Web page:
The IRS had no process to evaluate the project's progress, did no cost-benefit analysis, and continued to spend money on various parts of the effort even though no results were forthcoming, according to Stillman's GAO reports.

"A crucial problem was that there was no strong manager," says a Capitol Hill source who requested anonymity. The situation was made worse by inadequate congressional oversight: "We took IRS at its word," year after year that it was ironing out the program's problems, the source says. "We never queried them in depth."

IRS simply does not have the talent needed to write software for what everyone agrees is an extremely complex effort. "IRS had no business trying to develop this itself," the congressional source says. "It would be as if the Air Force built its own airplanes."

Concerns reached a head this year. The GAO reported in August that a year after it had found serious flaws in the program and recommended fixes, "IRS has not made adequate progress in correcting its management and technical weaknesses, and none of our recommendations have been fully implemented."

Then the IRS was forced to suspend an electronic-filing system after spending $22 million. GAO found that the project, which began in December 1995, took none of its recommendations into account: IRS had simply repeated the same mistakes.

So Congress, spurred by Representative Lightfoot, decided it was time to act. House and Senate conferees writing the Omnibus Appropriations bill, passed at the end of September, redefined the TSM program to ensure that development funds would not be diverted to systems already operating. Then they demanded that the Treasury secretary (who oversees the IRS) report quarterly on the program's progress and come up with a plan to hire a commercial firm to take it over by July 31, 1997. And they ordained that the number of IRS employees assigned to the program "be significantly reduced."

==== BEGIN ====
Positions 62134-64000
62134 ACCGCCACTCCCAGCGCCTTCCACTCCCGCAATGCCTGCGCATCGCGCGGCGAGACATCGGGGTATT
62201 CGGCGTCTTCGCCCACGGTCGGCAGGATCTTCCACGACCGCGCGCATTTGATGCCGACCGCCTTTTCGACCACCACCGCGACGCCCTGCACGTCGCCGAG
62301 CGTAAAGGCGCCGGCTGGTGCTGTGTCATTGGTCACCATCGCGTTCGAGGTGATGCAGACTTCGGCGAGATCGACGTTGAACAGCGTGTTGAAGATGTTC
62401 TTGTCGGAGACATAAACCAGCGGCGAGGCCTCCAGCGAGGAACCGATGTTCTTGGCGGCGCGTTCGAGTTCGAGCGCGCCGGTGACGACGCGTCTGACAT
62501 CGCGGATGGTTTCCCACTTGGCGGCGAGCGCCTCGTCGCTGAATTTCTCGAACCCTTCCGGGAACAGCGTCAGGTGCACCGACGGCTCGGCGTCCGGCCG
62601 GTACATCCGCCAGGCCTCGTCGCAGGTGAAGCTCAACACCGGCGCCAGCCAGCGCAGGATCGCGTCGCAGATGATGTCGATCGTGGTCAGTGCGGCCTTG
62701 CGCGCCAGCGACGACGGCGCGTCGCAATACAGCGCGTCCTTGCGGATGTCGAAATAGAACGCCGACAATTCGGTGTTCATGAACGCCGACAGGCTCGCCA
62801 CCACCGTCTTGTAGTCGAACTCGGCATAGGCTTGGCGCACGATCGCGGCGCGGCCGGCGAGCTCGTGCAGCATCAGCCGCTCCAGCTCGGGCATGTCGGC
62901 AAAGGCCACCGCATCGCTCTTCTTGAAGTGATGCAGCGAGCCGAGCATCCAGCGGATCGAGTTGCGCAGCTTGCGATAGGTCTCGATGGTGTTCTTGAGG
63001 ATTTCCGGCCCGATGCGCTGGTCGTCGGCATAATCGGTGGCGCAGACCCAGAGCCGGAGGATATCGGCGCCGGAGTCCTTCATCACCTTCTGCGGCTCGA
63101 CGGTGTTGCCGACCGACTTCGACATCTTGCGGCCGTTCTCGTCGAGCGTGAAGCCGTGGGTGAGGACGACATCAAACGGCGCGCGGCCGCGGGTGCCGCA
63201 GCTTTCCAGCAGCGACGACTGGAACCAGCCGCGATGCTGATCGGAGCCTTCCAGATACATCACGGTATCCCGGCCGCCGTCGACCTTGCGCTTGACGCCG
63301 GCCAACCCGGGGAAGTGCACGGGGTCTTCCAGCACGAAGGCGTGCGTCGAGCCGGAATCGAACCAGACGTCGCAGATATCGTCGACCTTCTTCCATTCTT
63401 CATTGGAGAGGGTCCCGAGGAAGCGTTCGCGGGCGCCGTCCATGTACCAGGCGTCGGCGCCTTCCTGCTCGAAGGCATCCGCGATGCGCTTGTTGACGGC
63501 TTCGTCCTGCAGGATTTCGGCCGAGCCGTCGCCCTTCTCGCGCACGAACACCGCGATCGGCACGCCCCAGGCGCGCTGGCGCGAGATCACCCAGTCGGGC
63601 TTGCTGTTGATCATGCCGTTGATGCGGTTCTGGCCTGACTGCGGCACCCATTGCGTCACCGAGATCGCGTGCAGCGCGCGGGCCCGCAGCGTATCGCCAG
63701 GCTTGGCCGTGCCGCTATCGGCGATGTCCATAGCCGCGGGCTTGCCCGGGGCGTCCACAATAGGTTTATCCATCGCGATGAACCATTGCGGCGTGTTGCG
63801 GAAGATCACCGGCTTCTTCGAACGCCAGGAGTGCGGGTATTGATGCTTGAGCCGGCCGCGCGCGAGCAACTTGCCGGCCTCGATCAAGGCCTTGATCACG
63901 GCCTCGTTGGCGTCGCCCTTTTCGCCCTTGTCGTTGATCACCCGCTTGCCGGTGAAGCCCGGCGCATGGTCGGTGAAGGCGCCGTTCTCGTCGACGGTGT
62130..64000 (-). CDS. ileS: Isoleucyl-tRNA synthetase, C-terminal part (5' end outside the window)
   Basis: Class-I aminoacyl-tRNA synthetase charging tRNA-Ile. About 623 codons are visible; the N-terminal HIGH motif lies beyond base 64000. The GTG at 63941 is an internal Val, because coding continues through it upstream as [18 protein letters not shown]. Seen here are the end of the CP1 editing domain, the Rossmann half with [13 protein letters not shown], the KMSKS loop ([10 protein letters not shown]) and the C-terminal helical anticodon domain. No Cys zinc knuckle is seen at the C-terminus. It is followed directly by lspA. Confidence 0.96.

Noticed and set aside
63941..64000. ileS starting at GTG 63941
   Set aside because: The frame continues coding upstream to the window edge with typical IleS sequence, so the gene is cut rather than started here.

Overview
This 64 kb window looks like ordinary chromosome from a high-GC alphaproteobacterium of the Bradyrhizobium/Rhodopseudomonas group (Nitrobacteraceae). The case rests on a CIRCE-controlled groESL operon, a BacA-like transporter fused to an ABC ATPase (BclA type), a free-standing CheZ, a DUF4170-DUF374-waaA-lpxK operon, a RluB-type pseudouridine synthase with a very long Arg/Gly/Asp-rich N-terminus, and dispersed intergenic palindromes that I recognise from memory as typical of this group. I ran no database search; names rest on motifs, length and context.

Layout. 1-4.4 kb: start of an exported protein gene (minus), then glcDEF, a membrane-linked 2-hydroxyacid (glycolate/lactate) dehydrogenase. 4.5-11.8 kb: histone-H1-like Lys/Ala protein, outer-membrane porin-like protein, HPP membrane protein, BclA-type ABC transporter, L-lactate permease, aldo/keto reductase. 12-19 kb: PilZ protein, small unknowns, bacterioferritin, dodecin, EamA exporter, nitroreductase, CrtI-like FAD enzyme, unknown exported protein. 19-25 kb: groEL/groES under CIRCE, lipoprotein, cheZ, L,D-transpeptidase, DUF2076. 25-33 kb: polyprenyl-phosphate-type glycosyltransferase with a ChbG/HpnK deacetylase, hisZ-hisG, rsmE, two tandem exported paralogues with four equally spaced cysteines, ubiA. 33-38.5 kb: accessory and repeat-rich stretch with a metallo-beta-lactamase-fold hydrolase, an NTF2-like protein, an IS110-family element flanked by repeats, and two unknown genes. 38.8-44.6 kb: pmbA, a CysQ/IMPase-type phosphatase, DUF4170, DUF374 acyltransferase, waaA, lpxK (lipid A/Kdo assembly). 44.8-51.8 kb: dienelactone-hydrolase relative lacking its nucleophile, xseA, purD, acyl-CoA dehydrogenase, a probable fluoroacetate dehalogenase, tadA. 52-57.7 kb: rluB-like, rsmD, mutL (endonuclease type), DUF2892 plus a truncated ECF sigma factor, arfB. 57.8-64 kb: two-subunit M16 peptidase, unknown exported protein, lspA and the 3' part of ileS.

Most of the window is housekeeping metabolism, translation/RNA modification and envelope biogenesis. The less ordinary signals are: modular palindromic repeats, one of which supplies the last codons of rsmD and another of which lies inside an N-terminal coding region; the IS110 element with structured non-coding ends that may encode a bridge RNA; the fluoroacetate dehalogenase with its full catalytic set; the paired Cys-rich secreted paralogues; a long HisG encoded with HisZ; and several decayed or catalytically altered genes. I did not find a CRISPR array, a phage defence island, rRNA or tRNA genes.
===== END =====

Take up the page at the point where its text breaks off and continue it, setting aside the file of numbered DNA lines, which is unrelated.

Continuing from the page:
Lawmakers further expressed their pique with the IRS by reducing its budget $315 million over fiscal 1996, cutting it for the second year in a row. The TSM program got $336 million, only half the administration's request.

The Treasury and the IRS say they are making changes. It brought in Arthur Gross, who oversaw New York's effort to modernize its tax-processing systems, as the IRS's associate commissioner and chief information officer. Mr. Gross oversees a new office that will centralize and consolidate management of modernization efforts. The IRS is also developing a systems blueprint to provide design and construction guidance to the developers. And it is setting up an investment review board to prioritize investments and requests and justifications for systems.

But Gross, who says the agency is caught in a race against time, cautions against expecting too much too soon. "This is not all going to turn around in a day, week, or year," he says. "We need to be realistic in IRS, we need to be prudent in selecting our systems-development efforts, and our reach should not exceed our grasp."